This is certainly the most famous of his works. Some art historians consider it to be his greatest work. Ill fortune then led him to the town of his next most famous work. By 1463 at the latest, Gozzoli left his native city of Florence because of the danger of plague. He moved to San Gimignano, where he lived for four years, until 1467. There, in collaboration with several assistants, he undertook the second of his two major works, the decoration of the apsidal chapel of the Church of Sant’Agostino in San Gimignano
Over the entire choir of the church, a triple course of scenes from the legends of Saint Augustine, from the time of his entering the school of Tagaste on to his burial, seventeen chief subjects, with some accessories. Some of these scenes are also found in a limited number in essentially a similar manner in various other Augustinian churches. This has led to the suggestion that the selection of these nineteen particular frescoes was overseen by a learned and reforming Augustinian friar as an example and exhortation to the members of the Augustinian convento, who were the ones who would be viewing these frescoes daily.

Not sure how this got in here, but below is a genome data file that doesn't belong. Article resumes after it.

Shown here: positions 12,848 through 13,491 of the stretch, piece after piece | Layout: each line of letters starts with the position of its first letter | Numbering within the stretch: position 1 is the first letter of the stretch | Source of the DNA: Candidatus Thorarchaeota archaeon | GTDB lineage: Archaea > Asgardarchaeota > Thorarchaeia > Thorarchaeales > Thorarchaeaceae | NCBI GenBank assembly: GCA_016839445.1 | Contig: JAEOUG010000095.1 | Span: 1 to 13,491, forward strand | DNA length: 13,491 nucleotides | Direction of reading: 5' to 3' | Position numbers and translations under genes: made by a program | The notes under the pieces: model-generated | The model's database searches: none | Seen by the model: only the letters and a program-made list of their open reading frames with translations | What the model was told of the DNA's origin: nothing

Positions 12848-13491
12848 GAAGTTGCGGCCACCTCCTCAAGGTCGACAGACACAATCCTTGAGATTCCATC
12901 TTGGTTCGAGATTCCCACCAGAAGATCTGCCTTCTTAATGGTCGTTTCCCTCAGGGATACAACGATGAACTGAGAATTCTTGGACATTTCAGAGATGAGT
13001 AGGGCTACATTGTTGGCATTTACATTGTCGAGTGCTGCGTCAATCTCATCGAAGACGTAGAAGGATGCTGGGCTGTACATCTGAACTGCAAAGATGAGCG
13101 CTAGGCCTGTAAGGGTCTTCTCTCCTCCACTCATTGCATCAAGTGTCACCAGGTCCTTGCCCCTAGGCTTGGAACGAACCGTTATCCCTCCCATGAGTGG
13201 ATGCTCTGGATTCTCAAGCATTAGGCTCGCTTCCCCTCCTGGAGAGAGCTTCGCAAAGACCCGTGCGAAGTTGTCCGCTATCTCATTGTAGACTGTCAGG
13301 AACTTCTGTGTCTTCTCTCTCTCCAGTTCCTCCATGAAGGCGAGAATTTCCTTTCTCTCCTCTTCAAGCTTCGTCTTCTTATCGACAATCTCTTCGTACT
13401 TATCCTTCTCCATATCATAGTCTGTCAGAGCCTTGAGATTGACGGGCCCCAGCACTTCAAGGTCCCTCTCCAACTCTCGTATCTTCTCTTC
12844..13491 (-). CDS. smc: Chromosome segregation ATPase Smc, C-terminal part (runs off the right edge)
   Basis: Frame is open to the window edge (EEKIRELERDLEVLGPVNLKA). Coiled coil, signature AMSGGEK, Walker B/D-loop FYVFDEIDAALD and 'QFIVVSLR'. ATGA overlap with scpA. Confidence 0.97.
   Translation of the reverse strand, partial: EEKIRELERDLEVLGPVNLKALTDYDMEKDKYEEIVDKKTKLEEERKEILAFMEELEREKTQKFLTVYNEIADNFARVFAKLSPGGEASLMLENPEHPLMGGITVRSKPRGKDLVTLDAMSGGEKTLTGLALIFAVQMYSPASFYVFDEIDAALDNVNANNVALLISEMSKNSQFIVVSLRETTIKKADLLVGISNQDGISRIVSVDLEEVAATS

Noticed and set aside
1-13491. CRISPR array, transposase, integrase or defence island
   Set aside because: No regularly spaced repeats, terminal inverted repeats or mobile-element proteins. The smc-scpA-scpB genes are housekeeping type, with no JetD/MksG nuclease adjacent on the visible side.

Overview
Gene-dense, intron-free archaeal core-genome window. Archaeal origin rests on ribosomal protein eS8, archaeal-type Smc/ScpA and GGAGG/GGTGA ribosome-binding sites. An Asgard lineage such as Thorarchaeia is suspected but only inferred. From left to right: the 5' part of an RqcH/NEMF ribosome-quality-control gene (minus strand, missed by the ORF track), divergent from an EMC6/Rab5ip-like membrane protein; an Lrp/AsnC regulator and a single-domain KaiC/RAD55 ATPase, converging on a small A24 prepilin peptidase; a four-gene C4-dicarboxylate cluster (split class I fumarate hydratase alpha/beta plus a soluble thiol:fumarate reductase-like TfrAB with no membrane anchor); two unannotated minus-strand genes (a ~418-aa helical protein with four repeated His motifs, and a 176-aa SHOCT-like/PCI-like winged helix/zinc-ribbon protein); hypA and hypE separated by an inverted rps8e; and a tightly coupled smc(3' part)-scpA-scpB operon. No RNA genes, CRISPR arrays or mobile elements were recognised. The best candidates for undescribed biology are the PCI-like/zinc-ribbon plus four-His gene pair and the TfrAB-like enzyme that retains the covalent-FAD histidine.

Gozzoli was given the commission the Prior (the Augustinian superior) at the time, Domenico Strambi O.S.A. Strambi had in 1449 had been given a grant by the town of San Gimignano to study theology at the Sorbonne in Paris. The paintings were produced within the contemporary context of the reformation of the monastery of Sant'Agostino. Gozzoli was a skilled technician rather than a greatly creative artist, who reproduced "pretty pictures" on canvas or on wet plaster that captured a photographic and everyday reality rather than any classical flight of the imagination. His art does not rival that of his greatest peers either in creativity or dramatic impact.
Instead, the art of Gozzoli is memorable and attractive by being rich in colour, winning, lively and packed with the details of the daily life of his wealthy patrons in Italy of the fifteenth century. His patrons could happily have walked into the painting or fresco and felt at home there. The people depicted are happy, graceful and dressed colourfully in the fine clothing of Florentine nobility. There is no sign on any real pain or tension in their appearance or actions. The countryside is painted as filled with birds and horses, and interior scenes often feature a dog, large or small. In fresco painting he used the methods of tempera, and his work has decayed accordingly.Photo GalleryFor the Augnet gallery on the Augustinian history of San Gimignano, click here.